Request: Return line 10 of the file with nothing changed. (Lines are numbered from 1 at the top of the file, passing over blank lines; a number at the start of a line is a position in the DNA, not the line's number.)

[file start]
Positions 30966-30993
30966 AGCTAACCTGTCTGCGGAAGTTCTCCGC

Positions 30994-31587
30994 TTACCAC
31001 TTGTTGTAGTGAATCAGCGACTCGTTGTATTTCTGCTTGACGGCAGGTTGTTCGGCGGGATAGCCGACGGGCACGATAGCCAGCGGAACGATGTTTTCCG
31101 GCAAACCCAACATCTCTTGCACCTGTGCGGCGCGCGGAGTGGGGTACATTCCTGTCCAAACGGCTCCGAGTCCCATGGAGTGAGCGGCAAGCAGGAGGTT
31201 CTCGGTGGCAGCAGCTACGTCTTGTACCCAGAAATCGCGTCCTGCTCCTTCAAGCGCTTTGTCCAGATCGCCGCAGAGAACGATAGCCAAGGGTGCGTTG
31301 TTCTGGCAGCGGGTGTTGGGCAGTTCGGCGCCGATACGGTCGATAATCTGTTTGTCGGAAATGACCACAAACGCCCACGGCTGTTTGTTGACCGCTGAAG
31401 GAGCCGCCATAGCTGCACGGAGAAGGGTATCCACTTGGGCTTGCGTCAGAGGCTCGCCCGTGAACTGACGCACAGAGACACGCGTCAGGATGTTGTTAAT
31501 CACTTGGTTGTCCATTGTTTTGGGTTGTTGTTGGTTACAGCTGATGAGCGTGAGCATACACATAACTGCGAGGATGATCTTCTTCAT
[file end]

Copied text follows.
31501 CACTTGGTTGTCCATTGTTTTGGGTTGTTGTTGGTTACAGCTGATGAGCGTGAGCATACACATAACTGCGAGGATGATCTTCTTCAT